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railroad someone into something

to force someone into doing something in great haste. The salesman tried to railroad me into signing the contract. You can't railroad me into doing anything!
See also: railroad

railroad something through (something)

to force something through some legislative body without due consideration. The committee railroaded the new constitution through the ratification process. Mary felt she could railroad the legislation through.
See also: railroad, through

underground railroad

A secret network for moving and housing fugitives, as in There's definitely an underground railroad helping women escape abusive husbands. This term, dating from the first half of the 1800s, alludes to the network that secretly transported runaway slaves through the northern states to Canada. It was revived more than a century later for similar escape routes.

railroad tracks

1. n. dental braces. I can’t smile because of these railroad tracks.
2. n. rows of needle scars on the veins of the arms. Look at those railroad tracks on his arm. That means he shoots drugs.
See also: railroad, track
References in periodicals archive ?
Although the ideal of respectable, temperate manhood articulated by Debs and other brotherhood leaders involved bodily control in the best Victorian, bourgeois fashion, they also emphasized the physical aspects of railroading.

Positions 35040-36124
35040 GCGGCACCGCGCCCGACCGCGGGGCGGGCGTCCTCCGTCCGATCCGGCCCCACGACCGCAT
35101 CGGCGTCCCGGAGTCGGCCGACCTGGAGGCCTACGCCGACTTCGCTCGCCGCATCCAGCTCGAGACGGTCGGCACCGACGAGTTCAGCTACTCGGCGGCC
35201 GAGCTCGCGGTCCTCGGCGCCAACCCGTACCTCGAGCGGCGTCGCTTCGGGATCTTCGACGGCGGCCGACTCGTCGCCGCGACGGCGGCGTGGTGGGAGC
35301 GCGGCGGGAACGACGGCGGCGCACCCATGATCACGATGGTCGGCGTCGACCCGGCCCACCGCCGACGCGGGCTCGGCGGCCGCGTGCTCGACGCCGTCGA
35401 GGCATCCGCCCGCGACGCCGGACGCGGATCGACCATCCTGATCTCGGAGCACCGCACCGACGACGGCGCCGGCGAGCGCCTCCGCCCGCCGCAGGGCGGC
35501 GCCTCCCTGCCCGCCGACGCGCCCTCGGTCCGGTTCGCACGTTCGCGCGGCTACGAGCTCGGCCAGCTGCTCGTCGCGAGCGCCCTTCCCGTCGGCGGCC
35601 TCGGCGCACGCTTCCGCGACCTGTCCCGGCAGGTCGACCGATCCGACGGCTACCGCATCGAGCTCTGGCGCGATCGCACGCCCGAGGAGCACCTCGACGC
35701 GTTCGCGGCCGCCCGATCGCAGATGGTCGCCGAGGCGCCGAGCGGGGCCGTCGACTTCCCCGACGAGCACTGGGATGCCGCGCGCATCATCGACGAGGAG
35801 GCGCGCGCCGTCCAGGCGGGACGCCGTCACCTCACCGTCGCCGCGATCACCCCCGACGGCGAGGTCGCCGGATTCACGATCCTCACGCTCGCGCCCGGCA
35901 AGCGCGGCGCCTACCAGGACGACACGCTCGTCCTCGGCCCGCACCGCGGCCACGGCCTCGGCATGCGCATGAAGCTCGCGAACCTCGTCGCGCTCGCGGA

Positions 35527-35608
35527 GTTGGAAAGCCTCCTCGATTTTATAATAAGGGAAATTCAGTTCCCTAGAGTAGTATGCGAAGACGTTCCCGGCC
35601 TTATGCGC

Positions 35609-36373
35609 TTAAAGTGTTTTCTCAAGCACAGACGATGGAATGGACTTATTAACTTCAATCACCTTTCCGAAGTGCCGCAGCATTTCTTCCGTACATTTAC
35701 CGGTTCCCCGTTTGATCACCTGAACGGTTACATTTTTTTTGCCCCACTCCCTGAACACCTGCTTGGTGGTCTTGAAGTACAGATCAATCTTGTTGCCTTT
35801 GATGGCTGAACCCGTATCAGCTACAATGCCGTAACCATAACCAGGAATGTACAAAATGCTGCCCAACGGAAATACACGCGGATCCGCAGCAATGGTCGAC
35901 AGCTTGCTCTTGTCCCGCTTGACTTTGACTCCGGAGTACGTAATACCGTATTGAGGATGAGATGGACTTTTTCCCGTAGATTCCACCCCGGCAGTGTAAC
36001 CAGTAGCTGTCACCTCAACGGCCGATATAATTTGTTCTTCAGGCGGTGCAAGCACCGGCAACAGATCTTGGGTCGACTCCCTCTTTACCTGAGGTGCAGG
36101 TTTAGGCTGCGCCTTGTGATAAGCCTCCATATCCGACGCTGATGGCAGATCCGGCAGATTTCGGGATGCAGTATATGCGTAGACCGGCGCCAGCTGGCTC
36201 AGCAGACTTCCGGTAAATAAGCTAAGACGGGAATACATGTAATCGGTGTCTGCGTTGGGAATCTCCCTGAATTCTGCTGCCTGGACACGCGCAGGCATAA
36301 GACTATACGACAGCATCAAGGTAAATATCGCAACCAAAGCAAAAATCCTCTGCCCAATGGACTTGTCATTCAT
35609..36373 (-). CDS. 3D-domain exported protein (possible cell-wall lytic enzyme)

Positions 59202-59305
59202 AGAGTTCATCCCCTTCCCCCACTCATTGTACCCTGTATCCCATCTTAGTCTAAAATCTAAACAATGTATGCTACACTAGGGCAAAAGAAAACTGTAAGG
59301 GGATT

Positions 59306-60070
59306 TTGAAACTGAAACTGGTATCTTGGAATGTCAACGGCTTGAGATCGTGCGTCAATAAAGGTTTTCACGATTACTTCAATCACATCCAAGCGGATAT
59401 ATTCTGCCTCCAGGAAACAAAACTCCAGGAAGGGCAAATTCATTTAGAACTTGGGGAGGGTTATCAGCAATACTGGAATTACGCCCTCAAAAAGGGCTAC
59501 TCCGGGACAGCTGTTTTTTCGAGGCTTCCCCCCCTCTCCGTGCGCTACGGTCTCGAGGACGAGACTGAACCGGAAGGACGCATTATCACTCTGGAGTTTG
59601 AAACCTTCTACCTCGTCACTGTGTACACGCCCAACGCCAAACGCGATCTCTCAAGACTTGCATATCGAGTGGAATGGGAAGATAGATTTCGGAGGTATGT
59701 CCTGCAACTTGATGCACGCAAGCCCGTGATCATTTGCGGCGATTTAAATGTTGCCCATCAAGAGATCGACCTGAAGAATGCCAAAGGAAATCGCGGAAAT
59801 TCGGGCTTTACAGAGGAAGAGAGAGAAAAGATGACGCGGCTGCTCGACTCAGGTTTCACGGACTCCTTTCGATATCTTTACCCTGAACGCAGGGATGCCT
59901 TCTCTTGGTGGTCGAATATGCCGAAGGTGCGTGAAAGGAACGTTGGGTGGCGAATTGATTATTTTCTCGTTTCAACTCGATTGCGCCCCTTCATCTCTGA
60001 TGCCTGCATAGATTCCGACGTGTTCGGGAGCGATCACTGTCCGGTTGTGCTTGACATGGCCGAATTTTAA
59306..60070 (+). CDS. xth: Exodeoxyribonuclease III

Furthermore, an alcoholic for much of her railroading career, she quits drinking, which takes her that much more outside of her hard-drinking profession.
Scheduled railroading - or precision railroading as we now know it -- gave us the tools to improve service still further and to vastly improve the productivity of our assets and our people.
A work of original scholarship that is also completely accessible for the non-specialist general reader, The Train Stops Here is especially recommended for personal, professional, and academic library reference collections in Architectural Studies, Western History, and American Railroading History.
The turnaround experienced by SJVR shows what can be done when basic railroading principles, like customer service, safety and performance become the building blocks of resurgence.
First published in 1876, Railway Age covers the North American freight railroading and rail transit industry.